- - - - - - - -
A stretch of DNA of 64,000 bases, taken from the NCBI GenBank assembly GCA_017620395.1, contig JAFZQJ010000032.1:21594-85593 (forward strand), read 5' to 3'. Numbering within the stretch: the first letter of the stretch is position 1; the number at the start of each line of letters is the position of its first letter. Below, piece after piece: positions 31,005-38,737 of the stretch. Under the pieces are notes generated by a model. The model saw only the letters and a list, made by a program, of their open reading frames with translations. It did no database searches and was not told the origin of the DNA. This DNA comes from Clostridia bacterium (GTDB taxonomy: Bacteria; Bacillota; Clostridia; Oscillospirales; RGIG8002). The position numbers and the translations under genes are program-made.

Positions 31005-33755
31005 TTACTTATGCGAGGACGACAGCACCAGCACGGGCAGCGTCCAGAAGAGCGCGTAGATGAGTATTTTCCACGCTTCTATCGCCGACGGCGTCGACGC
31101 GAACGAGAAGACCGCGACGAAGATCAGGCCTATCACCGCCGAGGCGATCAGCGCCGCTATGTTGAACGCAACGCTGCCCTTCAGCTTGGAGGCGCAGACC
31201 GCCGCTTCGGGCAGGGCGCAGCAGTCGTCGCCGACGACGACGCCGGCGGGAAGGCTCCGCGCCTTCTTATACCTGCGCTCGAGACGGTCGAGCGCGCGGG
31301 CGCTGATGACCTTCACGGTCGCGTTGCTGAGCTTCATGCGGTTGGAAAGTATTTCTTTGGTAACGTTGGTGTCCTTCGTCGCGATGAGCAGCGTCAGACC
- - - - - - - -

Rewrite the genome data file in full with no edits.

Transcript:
A stretch of DNA of 64,000 bases, taken from the NCBI GenBank assembly GCA_017620395.1, contig JAFZQJ010000032.1:21594-85593 (forward strand), read 5' to 3'. Numbering within the stretch: the first letter of the stretch is position 1; the number at the start of each line of letters is the position of its first letter. Below, piece after piece: positions 31,005-38,737 of the stretch. Under the pieces are notes generated by a model. The model saw only the letters and a list, made by a program, of their open reading frames with translations. It did no database searches and was not told the origin of the DNA. This DNA comes from Clostridia bacterium (GTDB taxonomy: Bacteria; Bacillota; Clostridia; Oscillospirales; RGIG8002). The position numbers and the translations under genes are program-made.

Positions 31005-33755
31005 TTACTTATGCGAGGACGACAGCACCAGCACGGGCAGCGTCCAGAAGAGCGCGTAGATGAGTATTTTCCACGCTTCTATCGCCGACGGCGTCGACGC
31101 GAACGAGAAGACCGCGACGAAGATCAGGCCTATCACCGCCGAGGCGATCAGCGCCGCTATGTTGAACGCAACGCTGCCCTTCAGCTTGGAGGCGCAGACC
31201 GCCGCTTCGGGCAGGGCGCAGCAGTCGTCGCCGACGACGACGCCGGCGGGAAGGCTCCGCGCCTTCTTATACCTGCGCTCGAGACGGTCGAGCGCGCGGG
31301 CGCTGATGACCTTCACGGTCGCGTTGCTGAGCTTCATGCGGTTGGAAAGTATTTCTTTGGTAACGTTGGTGTCCTTCGTCGCGATGAGCAGCGTCAGACC